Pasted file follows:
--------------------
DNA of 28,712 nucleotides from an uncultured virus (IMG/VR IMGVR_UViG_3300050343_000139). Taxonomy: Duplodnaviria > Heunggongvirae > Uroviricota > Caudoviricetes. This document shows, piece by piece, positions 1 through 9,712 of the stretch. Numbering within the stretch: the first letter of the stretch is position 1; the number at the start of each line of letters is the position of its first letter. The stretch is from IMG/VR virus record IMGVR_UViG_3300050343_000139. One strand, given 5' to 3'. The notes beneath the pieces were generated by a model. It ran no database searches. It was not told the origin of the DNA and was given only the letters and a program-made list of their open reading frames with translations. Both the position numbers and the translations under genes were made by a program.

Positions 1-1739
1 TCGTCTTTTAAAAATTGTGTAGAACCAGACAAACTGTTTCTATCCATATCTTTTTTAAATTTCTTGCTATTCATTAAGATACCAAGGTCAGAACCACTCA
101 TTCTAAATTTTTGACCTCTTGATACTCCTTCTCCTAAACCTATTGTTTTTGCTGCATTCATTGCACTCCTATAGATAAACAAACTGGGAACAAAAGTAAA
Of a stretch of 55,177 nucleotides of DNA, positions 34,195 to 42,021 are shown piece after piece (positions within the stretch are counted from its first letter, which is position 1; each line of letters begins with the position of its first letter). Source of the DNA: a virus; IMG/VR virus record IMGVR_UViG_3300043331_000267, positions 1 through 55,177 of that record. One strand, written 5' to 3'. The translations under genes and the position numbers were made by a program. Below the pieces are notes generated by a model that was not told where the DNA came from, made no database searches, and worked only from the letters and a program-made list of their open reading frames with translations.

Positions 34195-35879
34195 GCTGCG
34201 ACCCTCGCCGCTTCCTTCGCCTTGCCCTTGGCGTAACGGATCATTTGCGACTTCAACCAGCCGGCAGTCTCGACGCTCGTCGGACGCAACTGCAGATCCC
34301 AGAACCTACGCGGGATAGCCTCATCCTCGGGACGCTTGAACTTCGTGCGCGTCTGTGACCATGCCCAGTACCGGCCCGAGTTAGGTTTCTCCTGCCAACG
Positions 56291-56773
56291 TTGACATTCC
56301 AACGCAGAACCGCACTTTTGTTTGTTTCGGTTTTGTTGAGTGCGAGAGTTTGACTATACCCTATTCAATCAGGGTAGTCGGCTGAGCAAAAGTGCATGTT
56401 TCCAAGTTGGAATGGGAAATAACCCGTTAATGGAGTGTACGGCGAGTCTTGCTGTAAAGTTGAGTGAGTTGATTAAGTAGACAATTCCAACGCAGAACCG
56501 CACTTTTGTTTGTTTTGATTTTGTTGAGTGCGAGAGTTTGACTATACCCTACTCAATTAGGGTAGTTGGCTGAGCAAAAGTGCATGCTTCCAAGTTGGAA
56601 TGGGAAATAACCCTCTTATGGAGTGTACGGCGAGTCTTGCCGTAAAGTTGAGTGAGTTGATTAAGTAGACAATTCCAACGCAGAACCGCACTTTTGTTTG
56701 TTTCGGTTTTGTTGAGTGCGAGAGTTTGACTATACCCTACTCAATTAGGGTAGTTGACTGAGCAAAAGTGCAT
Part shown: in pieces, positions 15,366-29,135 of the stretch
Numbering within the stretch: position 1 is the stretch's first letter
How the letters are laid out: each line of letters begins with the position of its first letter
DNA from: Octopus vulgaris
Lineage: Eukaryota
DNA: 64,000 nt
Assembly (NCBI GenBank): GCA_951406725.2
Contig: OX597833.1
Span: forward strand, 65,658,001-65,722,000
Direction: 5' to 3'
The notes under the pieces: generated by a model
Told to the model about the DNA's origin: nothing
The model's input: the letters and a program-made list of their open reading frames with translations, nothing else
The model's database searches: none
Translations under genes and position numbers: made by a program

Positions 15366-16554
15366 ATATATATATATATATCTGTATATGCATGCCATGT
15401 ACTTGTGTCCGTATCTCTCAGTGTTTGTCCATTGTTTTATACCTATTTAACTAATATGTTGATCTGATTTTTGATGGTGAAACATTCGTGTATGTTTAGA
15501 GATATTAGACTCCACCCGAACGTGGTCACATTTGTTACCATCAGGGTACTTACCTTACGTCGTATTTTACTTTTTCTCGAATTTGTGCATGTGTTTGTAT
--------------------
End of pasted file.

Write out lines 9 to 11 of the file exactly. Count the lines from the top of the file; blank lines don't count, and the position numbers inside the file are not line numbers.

34301 AGAACCTACGCGGGATAGCCTCATCCTCGGGACGCTTGAACTTCGTGCGCGTCTGTGACCATGCCCAGTACCGGCCCGAGTTAGGTTTCTCCTGCCAACG
Positions 56291-56773
56291 TTGACATTCC